This was the political calculus behind the sudden introduction of such a divisive initiative besides the urgency to bring in foreign capital to support the Rupee. We think this retail initiative will be brought back again as soon as it is politically needed. We could even see this initiative signed as an executive order by the Indian cabinet at a politically opportune moment. But we doubt any major retailer would feel comfortable putting in a lot of capital until they see stability and certainty.
In general, we think 2012 will be a year of political conflict, social unrest and internal strife in most countries and continents. This is not the stuff of PE expansions, we argue.
- Michael Platt on Bloomberg TV’s InsideTrack on Thursday, December 15
- Robert Prechter on CNBC’s Closing Bell on Wednesday, December 14
- Kyle Bass on CNBC’s Squawk on the Street on Wednesday, December 14
- John Taylor on Bloomberg TV’s Street Smart on Thursday, December 15
- Howard Lutnick on CNBC’s Closing Bell on Thursday, December 15
1. Significantly Worse than 2008 – Michael Platt with Bloomberg’s Stephanie Ruhle & Erik Schatzker (14:56 minute clip) – Thursday, December 15
The phrase “must-watch” tends to get overused until it loses its impact. We are guilty of this overuse as anybody else. But once in awhile, we see a clip that amply deserves the Must-Watch accolade. This is such a clip. Any one who has the slightest interest in investing must watch the interview of Michael Platt.
Michael Platt, Bloomberg tells us, is the founder and head of BlueCrest Capital Management, a $30 billion hedge fund in Geneva, Switzerland. Why should you listen to him? According to him (minute 12:44 of the clip),
- He has delivered trading profits of $17 billion to his investors. Blue Crest International is up 350% with never a more than 4% drawdown and no down year.
- Since inception, his returns have been 15% net or 20% gross. This year, his fund is up 10% on a gross basis.
The excellent and detailed summary below is courtesy of Bloomberg Television (emphasis ours).
Platt on Europe’s sovereign debt crisis:
“The level of concern of what we have about what is going on in Europe is absolutely huge. When you evidence all over the markets that they are pricing for the potential of the eurozone break up, it is contrary to what everything is set by policy makers and by central bankers. We distill it down essential fact that we continue to focus on at BlueCrest Capital Management – if you look at the debt of Italy at 120% of GDP, which is increasing at a real rate of 5%, and if you look at the GDP, which now is forecast next year to be declining, arithmetically their debt is going to blow up. And we don’t see anything happening at the policy level that gives us any indication that there’s anything that’s going to convert this situation from where it is now to a much more substantial and real crisis in the future.”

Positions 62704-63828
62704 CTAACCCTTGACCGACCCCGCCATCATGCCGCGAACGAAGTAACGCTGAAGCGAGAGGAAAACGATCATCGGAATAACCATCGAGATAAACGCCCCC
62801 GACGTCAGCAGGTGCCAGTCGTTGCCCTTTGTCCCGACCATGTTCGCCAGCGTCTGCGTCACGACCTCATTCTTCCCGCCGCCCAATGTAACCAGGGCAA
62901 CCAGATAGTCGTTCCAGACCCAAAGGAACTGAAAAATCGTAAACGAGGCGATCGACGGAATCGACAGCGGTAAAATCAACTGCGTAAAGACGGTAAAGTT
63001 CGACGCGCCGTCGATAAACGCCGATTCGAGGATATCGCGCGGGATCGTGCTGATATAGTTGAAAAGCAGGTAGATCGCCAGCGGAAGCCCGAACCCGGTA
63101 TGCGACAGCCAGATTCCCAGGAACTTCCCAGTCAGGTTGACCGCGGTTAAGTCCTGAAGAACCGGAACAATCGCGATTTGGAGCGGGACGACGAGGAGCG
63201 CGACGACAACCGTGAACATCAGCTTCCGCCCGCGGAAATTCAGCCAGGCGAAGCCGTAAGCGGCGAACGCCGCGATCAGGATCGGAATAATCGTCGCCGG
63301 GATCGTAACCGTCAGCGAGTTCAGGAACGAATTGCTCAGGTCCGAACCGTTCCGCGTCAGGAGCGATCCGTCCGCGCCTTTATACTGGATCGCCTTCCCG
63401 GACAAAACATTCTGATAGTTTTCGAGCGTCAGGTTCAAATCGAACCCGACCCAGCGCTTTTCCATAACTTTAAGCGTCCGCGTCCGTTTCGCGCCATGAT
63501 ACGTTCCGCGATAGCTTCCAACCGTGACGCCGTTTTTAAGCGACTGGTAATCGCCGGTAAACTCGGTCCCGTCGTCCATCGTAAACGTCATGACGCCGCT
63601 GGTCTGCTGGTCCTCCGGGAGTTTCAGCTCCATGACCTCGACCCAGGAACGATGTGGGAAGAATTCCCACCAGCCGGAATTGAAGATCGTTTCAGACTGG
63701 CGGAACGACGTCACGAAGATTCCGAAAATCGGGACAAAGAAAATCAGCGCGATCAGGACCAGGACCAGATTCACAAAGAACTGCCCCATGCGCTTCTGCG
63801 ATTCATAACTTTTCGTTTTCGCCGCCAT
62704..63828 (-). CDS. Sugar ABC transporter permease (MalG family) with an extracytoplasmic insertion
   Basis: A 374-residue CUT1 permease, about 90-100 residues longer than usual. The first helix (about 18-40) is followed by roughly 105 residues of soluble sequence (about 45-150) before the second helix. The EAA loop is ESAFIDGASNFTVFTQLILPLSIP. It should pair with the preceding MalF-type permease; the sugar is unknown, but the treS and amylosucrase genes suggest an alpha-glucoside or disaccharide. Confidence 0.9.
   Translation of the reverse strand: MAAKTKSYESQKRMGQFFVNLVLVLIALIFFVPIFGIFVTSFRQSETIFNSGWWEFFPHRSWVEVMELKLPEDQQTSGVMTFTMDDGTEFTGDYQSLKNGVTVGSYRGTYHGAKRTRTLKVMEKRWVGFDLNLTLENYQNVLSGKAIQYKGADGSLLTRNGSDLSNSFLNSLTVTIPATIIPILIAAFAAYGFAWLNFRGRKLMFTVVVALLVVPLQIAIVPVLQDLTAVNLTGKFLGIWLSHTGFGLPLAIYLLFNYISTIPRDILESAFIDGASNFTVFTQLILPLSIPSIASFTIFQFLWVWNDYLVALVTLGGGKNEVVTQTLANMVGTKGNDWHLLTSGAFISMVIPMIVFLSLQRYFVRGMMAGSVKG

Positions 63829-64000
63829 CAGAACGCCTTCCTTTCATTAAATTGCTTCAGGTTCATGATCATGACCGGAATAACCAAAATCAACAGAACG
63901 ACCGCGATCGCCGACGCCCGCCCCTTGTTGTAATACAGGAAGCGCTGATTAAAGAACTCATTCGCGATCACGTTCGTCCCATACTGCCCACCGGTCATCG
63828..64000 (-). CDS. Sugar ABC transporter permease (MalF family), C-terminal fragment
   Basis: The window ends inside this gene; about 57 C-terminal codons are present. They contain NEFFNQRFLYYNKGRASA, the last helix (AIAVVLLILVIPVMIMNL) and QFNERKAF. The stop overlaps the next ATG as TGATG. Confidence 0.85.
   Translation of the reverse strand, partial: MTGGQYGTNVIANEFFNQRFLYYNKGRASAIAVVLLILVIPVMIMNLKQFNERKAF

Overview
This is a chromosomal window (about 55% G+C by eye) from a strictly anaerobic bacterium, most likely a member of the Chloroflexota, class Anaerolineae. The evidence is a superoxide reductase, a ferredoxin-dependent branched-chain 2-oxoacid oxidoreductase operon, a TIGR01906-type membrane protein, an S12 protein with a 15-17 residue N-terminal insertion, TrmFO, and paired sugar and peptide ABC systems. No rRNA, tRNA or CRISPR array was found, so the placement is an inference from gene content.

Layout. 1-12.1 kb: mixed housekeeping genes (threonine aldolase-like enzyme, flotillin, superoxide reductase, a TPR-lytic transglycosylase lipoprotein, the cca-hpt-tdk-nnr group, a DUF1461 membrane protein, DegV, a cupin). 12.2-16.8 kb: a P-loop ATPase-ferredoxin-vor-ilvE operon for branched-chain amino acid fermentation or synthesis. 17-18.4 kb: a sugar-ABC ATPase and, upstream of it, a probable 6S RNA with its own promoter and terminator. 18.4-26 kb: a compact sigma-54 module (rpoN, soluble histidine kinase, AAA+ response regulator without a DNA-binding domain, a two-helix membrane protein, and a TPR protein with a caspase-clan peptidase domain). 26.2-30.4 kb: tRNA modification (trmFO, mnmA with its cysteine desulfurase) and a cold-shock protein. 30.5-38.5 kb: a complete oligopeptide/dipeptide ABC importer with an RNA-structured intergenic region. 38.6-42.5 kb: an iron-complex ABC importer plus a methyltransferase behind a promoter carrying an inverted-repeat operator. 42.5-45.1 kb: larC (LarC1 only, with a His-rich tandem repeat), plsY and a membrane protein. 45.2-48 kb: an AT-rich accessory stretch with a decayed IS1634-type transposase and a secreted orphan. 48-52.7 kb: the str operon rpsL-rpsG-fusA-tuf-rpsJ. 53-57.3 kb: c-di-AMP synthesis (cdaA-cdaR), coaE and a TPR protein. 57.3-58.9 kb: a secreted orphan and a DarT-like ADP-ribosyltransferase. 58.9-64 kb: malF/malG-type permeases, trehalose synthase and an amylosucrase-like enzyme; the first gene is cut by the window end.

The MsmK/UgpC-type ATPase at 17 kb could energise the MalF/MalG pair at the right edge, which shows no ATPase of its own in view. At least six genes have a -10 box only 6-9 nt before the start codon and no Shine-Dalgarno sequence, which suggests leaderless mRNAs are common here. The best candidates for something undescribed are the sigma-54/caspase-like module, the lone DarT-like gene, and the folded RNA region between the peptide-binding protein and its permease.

On whether a blow up of Italy will force a breakup of the Eurozone:
“We need much more radical measures to prevent this from happening. If Italy and Spain are forced to roll their debt over,
if they have to pay rates between 5 and 7% for this, then the situation in Europe is unsustainable. We’re not going to have any euro bonds, we’re not going to have a full political and fiscal union where the transfers will take place. It seems what we’re going to have is an attempt to control the European situation through continued austerity, which is pro-cyclical. As the economy slows down, we end up with more austerity which creates more slowdown. We also have a requirement for banks to increase capital, therefore we’re looking at a 3 trillion euro takedown in European balance sheets. There’s basically nowhere I can see where we can get any growth from.”
On whether cultural and political divides between nations in Europe have played a role in the crisis:
“Absolutely, it’s about the cultural and political divide. The reality is that there is no willingness within the Eurozone to share wealth. In the United States, if California is having a really difficult time, the rest of the United States will send money to California. This is not the case in Europe. There is no willingness to transfer money across boundaries in a long-term and sustainable way.”
“The market prices the probability of a euro breakup to be distinctly non-zero, despite what the politicians say. I believe that the eventuality of a European breakup is so awful, that more and more drastic measures will take place as time goes by. The ECB is probably the only institution that can tackle this problem, but it doesn’t have a mandate to do so…As time goes by, my view of what’s required is a radical change of policy from the ECB to tackle this problem.”
More on Europe’s problems:
“The probability that the market is putting on a Eurozone breakup, in my opinion from evidence I’m seeing from option pricing across the different markets, is steadily rising…We’re going into 2012, and in our opinion, it’s only going to get worse.”
“There is a sensible argument you should not price and the whole loan in response to where the government trades because the government has the ability to remove assets and put them on their own balance sheets.”
“The problem with Europe is that almost every part of it has gone wrong now. The banks are undercapitalized…If banks were hedge funds, and you mark them to market properly, I would say that probably most of them are insolvent. [Most of the banks in Europe are insolvent right now] if they were marked like I am at a hedge fund, yes.”